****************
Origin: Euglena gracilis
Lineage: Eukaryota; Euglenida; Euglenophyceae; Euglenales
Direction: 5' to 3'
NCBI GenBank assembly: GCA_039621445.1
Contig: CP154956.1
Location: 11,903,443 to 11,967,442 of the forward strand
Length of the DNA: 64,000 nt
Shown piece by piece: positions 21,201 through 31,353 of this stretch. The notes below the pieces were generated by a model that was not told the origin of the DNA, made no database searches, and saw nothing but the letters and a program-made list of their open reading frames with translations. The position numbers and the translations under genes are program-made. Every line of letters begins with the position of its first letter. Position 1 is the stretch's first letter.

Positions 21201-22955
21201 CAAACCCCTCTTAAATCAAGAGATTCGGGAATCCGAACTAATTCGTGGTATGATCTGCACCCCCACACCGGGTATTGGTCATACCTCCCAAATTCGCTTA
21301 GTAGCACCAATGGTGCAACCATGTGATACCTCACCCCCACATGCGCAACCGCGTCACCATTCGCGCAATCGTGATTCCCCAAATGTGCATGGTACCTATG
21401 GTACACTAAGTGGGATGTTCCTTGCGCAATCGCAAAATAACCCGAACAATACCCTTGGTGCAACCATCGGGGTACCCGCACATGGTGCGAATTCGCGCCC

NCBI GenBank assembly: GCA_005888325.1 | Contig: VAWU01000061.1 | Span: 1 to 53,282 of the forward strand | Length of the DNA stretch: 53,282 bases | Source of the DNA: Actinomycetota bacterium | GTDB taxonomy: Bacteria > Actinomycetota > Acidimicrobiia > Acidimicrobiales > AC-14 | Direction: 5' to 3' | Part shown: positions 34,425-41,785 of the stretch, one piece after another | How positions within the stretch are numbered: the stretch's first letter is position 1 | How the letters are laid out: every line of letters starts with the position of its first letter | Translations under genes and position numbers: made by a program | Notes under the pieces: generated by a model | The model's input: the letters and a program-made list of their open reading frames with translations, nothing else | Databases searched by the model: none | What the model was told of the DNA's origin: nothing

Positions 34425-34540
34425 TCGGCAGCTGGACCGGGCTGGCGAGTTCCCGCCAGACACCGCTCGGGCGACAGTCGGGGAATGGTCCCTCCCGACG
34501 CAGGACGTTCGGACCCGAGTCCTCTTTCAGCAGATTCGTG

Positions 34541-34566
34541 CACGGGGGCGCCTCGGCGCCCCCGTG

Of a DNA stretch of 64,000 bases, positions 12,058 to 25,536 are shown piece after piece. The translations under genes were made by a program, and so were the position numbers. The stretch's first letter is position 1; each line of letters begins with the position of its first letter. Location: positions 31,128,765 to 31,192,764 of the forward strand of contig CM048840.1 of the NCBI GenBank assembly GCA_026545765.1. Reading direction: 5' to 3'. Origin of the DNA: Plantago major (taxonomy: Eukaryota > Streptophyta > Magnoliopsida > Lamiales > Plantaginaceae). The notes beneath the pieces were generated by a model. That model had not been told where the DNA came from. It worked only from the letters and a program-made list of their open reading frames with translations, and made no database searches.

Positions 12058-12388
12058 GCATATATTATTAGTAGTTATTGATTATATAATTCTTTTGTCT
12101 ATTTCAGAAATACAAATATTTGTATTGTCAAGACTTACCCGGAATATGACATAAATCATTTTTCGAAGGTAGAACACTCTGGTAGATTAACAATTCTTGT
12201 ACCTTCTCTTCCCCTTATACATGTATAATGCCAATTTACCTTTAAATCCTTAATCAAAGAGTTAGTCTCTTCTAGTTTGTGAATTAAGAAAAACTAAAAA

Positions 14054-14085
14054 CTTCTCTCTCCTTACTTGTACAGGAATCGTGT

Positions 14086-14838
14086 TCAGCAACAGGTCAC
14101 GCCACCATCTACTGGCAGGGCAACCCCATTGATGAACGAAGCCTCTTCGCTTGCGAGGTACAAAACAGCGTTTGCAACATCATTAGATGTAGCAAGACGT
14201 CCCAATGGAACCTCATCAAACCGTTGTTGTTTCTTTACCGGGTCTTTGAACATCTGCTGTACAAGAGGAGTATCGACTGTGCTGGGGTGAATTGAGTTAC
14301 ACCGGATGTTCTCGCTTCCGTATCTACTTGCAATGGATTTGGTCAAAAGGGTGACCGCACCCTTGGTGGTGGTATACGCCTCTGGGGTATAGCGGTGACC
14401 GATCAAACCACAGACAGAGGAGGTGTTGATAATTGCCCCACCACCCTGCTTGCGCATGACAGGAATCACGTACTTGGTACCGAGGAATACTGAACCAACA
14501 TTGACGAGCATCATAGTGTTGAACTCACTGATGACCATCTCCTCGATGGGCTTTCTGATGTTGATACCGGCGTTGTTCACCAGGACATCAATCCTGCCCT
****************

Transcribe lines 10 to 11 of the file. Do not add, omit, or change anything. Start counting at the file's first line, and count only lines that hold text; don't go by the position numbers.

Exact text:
21201 CAAACCCCTCTTAAATCAAGAGATTCGGGAATCCGAACTAATTCGTGGTATGATCTGCACCCCCACACCGGGTATTGGTCATACCTCCCAAATTCGCTTA
21301 GTAGCACCAATGGTGCAACCATGTGATACCTCACCCCCACATGCGCAACCGCGTCACCATTCGCGCAATCGTGATTCCCCAAATGTGCATGGTACCTATG